One of the best political songs the band has done and here’s why: It’s non-specific. Pearl Jam is just raging against the machine in general here, and lyrically, Vedder has always been more interesting when he leaves spaces for listeners to fill in their own lives. This song originally surfaced during the 1995 tour but for some reason did not appear on an album until three years later. A short, paranoid, conspiracy rocker that seems to preach to the Bush administration before they even got started, this song opened Yield with a false start and then a promise: “The whole world will be different soon/The whole world will be relieved.”

3. Merkin Ball (1995)
This single (two-song EP?) came out of collaboration with Neil Young for Mirror Ball, and it is a crime against rock that these guys haven’t gotten back together for another round. Stylistically, the album’s songs show a more gradual evolution between the dark, jagged Vitalogy and the roomier, eclectic instrumentation of No Code. Almost all of the tracks were written and recorded in four days in the studio, and Mirror Ball is still one of the best things PJ or Young has ever put to tape. Unfortunately, only two Pearl Jam songs came out of the session, “I Got Id” and “Long Road,” but they are two of its strongest. Young plays guitar on “I Got Id” and organ on “Long Road”.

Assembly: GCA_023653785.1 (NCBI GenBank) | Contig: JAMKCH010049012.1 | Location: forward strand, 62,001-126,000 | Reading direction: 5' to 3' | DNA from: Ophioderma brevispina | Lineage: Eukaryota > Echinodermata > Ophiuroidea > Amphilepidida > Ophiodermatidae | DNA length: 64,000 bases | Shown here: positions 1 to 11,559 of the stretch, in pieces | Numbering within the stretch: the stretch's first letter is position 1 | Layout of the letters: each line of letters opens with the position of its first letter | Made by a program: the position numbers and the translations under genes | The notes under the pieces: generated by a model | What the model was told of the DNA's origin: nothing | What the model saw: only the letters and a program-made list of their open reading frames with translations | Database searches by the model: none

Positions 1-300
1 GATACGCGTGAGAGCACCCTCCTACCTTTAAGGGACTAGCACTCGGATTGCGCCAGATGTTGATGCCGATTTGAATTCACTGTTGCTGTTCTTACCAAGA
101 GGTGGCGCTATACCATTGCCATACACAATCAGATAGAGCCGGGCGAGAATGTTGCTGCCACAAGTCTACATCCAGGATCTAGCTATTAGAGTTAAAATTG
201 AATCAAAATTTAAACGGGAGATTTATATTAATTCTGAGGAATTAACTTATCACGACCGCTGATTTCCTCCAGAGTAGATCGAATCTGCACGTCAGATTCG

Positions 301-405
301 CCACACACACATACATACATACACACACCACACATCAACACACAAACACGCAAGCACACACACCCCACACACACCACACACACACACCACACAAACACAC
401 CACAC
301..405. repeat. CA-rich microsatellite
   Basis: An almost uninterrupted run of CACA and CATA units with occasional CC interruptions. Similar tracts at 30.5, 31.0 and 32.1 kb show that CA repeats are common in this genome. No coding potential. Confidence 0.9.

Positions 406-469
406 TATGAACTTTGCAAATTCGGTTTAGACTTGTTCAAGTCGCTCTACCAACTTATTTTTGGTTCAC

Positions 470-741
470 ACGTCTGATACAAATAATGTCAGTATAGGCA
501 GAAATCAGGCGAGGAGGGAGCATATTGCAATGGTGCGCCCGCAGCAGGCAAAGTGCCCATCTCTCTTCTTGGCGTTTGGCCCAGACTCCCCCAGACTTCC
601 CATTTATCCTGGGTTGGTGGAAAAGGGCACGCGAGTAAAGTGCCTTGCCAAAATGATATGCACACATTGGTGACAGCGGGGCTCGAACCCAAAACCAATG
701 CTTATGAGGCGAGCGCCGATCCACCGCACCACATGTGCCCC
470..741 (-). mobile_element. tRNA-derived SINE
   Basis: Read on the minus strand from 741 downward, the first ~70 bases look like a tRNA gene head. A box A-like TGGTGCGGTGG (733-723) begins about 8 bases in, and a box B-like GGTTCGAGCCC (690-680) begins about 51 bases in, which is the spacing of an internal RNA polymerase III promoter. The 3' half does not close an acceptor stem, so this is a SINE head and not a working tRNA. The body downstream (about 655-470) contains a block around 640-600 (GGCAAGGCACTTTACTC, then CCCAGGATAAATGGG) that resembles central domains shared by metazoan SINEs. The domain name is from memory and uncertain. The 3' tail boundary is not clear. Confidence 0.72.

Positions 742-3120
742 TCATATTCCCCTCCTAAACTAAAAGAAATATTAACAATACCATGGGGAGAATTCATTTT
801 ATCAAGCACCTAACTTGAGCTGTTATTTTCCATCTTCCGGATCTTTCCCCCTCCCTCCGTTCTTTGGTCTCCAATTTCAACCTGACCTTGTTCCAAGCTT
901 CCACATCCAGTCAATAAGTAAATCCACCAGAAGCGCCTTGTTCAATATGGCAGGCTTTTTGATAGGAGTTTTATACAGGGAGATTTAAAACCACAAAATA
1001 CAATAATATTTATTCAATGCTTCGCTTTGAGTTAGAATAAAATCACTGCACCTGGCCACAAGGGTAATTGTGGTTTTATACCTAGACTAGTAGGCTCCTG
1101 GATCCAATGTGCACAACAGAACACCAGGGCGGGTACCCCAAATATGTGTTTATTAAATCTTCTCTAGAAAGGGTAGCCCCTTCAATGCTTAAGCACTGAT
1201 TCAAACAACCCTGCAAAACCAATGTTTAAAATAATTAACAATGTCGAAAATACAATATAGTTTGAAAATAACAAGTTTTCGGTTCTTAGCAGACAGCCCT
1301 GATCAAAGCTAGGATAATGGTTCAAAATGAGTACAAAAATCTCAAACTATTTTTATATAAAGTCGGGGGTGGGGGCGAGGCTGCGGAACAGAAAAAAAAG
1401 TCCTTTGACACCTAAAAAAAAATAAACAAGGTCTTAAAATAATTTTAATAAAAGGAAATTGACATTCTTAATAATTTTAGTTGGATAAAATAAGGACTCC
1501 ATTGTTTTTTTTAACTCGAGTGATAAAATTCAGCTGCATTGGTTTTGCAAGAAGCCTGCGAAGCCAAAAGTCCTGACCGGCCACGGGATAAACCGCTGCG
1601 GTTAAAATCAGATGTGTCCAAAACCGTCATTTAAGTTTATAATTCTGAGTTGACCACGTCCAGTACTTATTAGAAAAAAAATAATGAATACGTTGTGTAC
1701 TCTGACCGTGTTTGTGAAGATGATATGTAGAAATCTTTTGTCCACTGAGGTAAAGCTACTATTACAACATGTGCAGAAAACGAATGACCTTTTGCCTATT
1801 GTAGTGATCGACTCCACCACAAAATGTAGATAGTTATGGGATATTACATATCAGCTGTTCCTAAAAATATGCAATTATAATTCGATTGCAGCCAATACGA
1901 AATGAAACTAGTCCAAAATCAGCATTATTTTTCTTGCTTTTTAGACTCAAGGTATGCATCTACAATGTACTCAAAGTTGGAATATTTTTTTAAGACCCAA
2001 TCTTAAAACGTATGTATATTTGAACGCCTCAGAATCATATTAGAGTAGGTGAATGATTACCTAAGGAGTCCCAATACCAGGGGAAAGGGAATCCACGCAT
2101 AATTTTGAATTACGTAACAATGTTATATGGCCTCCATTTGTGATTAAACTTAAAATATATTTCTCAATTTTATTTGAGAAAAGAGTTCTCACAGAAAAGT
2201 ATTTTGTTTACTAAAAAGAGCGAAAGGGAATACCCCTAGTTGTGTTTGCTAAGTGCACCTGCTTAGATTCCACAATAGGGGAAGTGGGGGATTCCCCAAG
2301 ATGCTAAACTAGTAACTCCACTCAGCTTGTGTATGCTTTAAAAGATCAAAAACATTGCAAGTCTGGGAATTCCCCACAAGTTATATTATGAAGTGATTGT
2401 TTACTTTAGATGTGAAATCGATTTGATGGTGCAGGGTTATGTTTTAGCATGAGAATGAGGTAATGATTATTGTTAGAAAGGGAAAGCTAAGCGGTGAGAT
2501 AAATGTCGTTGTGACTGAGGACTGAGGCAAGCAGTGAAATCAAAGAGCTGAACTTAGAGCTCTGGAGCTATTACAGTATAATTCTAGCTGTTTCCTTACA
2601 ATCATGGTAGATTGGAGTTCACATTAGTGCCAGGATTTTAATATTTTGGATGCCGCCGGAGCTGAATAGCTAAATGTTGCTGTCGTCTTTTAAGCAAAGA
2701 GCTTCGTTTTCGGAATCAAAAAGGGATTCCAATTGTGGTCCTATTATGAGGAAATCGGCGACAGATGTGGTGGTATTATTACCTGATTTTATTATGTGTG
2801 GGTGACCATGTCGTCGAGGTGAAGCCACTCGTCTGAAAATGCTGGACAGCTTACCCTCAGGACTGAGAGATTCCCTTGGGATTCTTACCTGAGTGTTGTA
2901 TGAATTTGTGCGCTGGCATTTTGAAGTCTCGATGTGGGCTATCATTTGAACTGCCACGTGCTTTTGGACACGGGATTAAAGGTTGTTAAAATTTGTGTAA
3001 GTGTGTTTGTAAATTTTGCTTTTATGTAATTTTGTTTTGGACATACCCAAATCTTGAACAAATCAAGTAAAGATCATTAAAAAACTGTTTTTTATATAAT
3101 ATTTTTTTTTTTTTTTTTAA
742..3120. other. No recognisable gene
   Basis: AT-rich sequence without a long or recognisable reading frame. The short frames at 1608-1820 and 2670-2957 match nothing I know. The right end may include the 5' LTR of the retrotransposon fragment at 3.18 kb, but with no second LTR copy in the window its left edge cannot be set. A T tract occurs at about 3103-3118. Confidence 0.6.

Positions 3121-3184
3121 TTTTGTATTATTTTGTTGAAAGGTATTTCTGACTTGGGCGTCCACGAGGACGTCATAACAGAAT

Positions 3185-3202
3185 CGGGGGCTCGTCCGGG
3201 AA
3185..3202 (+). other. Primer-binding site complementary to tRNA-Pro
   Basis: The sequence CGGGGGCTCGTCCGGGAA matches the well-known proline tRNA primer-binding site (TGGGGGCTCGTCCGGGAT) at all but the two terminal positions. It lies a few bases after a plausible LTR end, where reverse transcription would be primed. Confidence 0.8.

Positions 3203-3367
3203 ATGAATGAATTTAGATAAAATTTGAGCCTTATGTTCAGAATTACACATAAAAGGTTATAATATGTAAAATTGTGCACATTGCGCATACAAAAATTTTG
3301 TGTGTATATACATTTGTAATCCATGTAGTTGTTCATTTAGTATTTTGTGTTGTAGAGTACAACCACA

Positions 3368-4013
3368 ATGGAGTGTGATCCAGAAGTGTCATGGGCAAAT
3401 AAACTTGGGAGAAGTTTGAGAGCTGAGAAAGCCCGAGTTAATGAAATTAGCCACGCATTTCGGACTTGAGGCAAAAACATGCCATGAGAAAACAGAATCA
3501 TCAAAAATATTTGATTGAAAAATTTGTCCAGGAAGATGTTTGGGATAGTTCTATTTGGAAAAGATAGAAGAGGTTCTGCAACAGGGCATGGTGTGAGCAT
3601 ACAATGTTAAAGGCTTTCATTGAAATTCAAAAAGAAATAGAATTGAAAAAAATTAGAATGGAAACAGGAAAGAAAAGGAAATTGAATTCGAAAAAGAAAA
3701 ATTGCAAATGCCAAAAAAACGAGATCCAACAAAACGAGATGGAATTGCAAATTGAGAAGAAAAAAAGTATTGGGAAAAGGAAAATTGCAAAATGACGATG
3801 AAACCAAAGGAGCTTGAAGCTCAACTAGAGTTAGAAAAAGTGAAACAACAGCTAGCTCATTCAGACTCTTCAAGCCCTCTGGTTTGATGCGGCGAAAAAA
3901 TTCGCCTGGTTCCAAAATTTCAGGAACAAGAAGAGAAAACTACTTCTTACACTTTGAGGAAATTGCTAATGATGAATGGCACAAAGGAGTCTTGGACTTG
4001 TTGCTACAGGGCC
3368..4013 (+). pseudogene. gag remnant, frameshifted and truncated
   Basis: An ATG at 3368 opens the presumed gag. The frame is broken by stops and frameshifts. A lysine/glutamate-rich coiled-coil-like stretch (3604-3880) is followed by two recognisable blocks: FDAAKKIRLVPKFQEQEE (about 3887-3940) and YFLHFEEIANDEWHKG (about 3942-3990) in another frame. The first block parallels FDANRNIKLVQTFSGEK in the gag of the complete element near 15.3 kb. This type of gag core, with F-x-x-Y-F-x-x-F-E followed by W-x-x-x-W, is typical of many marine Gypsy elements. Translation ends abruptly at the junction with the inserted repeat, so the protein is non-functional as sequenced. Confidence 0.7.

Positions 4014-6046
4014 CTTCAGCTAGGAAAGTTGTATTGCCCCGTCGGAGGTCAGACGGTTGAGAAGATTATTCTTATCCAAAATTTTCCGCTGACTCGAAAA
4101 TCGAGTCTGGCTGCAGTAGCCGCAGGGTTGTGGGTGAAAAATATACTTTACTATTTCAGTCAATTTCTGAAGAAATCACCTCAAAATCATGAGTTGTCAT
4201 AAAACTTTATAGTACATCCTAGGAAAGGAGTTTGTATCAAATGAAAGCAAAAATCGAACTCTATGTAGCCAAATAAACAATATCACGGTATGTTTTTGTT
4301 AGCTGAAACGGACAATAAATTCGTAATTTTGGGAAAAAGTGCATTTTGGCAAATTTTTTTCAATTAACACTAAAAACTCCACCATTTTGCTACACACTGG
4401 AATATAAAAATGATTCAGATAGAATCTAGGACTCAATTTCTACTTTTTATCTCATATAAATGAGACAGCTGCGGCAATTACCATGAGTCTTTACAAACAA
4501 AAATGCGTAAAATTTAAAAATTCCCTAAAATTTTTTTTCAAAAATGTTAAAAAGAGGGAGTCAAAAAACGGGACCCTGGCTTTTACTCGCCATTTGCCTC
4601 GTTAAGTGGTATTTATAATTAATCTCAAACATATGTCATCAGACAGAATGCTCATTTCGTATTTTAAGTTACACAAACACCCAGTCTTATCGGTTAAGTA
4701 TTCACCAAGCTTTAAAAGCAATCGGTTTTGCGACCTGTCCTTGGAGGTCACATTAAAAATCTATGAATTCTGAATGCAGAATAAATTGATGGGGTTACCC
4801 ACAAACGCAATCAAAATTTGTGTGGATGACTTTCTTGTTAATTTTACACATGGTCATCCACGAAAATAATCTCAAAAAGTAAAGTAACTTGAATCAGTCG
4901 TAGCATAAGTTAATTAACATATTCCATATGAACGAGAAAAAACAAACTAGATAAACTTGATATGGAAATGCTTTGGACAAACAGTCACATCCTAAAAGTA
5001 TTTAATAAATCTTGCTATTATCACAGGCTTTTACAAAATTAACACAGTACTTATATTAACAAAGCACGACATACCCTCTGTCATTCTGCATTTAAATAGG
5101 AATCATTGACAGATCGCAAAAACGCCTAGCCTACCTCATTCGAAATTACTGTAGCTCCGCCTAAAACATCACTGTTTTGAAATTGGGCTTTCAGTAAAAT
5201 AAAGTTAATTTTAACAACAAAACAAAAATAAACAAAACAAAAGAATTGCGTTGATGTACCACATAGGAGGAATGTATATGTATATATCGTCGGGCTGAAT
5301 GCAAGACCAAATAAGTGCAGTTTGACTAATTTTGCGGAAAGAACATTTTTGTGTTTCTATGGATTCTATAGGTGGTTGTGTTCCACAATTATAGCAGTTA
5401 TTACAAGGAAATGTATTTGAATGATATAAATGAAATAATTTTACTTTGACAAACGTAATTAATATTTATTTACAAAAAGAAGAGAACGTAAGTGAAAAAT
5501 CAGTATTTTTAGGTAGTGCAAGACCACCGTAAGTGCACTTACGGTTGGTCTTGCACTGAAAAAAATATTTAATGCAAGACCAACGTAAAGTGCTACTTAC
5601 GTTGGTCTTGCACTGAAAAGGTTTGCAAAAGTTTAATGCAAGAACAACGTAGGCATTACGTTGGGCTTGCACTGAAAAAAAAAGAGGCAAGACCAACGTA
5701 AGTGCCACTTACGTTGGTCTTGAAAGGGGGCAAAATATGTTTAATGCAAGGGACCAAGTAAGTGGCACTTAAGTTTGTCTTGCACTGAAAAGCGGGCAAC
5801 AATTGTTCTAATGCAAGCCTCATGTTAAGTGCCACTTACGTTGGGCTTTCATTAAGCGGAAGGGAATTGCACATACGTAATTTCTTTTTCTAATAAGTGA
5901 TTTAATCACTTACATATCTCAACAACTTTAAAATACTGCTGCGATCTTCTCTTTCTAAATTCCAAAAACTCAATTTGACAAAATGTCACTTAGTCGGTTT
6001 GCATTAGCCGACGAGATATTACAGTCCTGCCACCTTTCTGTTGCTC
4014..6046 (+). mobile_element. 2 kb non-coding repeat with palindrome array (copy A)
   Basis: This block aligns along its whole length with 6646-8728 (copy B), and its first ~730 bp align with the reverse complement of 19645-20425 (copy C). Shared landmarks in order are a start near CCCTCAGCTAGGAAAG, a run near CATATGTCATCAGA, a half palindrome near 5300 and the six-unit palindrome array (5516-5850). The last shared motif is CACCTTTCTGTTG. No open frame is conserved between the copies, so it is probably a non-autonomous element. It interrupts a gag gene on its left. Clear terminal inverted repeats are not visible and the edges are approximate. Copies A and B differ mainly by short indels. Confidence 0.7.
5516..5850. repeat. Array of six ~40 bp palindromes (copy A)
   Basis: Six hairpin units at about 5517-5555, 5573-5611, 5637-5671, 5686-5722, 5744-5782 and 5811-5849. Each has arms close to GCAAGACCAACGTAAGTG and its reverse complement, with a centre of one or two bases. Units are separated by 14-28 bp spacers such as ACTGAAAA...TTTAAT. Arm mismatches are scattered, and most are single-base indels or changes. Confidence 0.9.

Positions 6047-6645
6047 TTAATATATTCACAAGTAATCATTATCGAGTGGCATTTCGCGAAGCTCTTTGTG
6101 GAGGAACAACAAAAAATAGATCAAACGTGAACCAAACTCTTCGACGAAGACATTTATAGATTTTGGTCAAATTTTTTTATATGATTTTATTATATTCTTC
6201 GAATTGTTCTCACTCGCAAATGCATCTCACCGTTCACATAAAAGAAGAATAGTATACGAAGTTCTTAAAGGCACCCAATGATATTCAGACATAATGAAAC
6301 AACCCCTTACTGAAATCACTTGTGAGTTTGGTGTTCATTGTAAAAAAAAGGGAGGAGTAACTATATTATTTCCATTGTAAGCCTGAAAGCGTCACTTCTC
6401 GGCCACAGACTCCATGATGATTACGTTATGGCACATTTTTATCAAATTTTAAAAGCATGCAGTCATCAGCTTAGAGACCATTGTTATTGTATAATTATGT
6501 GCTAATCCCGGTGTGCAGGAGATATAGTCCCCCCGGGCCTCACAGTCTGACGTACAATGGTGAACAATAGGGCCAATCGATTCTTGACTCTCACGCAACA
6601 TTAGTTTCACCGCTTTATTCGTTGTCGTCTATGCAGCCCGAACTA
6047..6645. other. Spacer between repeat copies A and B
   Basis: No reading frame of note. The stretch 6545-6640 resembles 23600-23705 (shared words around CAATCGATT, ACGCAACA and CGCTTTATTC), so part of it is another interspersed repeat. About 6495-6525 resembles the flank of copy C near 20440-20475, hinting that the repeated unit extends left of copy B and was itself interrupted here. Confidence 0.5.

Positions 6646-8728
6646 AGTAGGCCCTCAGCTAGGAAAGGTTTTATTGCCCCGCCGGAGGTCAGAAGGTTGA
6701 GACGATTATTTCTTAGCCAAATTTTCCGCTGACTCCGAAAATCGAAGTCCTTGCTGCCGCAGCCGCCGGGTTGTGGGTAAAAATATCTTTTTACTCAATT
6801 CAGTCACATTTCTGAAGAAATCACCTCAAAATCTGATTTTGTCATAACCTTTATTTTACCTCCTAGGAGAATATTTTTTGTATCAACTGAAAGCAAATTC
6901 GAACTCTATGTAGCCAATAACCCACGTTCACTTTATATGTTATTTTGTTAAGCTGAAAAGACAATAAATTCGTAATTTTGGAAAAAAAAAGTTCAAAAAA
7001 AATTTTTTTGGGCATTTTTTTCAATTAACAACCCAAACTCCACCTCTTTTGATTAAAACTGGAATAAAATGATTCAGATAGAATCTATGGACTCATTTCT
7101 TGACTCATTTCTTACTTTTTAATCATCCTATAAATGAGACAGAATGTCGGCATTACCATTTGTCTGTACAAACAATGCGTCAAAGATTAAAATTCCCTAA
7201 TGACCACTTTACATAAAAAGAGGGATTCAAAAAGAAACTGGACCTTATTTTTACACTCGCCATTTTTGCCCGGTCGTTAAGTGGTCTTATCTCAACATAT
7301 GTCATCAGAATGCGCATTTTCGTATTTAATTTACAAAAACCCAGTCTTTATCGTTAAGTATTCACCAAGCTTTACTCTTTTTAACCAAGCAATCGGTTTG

“I Got Id”:

4. “Satan’s Bed” (1994)
The opening riff to this song is scary. It just sounds nefarious and angry. This is Vedder’s best lyrical response to fame and the temptation of money: “I shit and I stink/I’m real, join the club.” Recorded at the height of the band’s popularity (just mere months from Vs. becoming the fastest-selling album of all time) and containing some of its most angst-filled lyrics, aggressive guitar lines and powerful drumming, “Satan’s Bed” simply rocks. There must be a good reason why Pearl Jam doesn’t play it live very much, but I cannot fathom it.

5. “Fatal” (2000)
Originally a Binaural outtake and later released on Lost Dogs, this infectiously catchy acoustic song has no excuse for not making it on a proper album and becoming a huge hit. I remember the first time I  heard “Fatal.” I was sitting in a parking lot in Bonner Springs, Kan., in the conversion van of some truly insane superfans who had been following the band on tour. They played me this song and three others, and no one would tell me where the songs came from. (And no, I definitely could not have a copy.) I remember not being sure who I was more frustrated with, the “elitist” fans who taunted me or the band that kept the song off Binaural.

—Edward Fairchild